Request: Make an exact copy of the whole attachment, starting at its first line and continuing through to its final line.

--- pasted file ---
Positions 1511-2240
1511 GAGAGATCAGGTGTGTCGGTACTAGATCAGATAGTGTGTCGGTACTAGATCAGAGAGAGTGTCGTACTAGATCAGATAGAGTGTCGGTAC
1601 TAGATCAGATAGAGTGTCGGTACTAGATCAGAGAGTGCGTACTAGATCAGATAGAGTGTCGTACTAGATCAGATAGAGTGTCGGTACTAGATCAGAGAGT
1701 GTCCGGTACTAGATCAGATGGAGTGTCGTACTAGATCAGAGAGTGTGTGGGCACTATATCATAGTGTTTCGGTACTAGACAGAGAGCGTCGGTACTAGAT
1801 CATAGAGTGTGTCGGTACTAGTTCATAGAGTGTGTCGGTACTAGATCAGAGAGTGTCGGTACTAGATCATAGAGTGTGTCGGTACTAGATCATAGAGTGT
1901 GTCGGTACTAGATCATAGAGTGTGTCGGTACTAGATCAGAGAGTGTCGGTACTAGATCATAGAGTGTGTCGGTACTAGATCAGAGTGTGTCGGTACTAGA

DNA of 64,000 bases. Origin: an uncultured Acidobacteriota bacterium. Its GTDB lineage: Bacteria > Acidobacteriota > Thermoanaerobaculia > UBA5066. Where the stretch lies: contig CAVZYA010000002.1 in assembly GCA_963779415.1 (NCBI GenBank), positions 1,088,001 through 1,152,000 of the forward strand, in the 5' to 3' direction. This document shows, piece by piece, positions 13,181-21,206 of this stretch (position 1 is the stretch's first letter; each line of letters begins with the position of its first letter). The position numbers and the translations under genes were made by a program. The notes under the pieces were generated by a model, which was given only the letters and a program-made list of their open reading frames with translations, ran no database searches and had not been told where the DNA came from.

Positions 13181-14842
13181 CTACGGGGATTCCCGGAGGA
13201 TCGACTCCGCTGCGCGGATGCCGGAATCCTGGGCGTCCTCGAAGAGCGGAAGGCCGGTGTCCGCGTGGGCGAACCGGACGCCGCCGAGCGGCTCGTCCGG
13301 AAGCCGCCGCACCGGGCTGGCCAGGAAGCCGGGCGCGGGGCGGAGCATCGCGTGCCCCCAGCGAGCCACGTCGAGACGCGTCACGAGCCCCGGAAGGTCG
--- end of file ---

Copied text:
Positions 1511-2240
1511 GAGAGATCAGGTGTGTCGGTACTAGATCAGATAGTGTGTCGGTACTAGATCAGAGAGAGTGTCGTACTAGATCAGATAGAGTGTCGGTAC
1601 TAGATCAGATAGAGTGTCGGTACTAGATCAGAGAGTGCGTACTAGATCAGATAGAGTGTCGTACTAGATCAGATAGAGTGTCGGTACTAGATCAGAGAGT
1701 GTCCGGTACTAGATCAGATGGAGTGTCGTACTAGATCAGAGAGTGTGTGGGCACTATATCATAGTGTTTCGGTACTAGACAGAGAGCGTCGGTACTAGAT
1801 CATAGAGTGTGTCGGTACTAGTTCATAGAGTGTGTCGGTACTAGATCAGAGAGTGTCGGTACTAGATCATAGAGTGTGTCGGTACTAGATCATAGAGTGT
1901 GTCGGTACTAGATCATAGAGTGTGTCGGTACTAGATCAGAGAGTGTCGGTACTAGATCATAGAGTGTGTCGGTACTAGATCAGAGTGTGTCGGTACTAGA

DNA of 64,000 bases. Origin: an uncultured Acidobacteriota bacterium. Its GTDB lineage: Bacteria > Acidobacteriota > Thermoanaerobaculia > UBA5066. Where the stretch lies: contig CAVZYA010000002.1 in assembly GCA_963779415.1 (NCBI GenBank), positions 1,088,001 through 1,152,000 of the forward strand, in the 5' to 3' direction. This document shows, piece by piece, positions 13,181-21,206 of this stretch (position 1 is the stretch's first letter; each line of letters begins with the position of its first letter). The position numbers and the translations under genes were made by a program. The notes under the pieces were generated by a model, which was given only the letters and a program-made list of their open reading frames with translations, ran no database searches and had not been told where the DNA came from.

Positions 13181-14842
13181 CTACGGGGATTCCCGGAGGA
13201 TCGACTCCGCTGCGCGGATGCCGGAATCCTGGGCGTCCTCGAAGAGCGGAAGGCCGGTGTCCGCGTGGGCGAACCGGACGCCGCCGAGCGGCTCGTCCGG
13301 AAGCCGCCGCACCGGGCTGGCCAGGAAGCCGGGCGCGGGGCGGAGCATCGCGTGCCCCCAGCGAGCCACGTCGAGACGCGTCACGAGCCCCGGAAGGTCG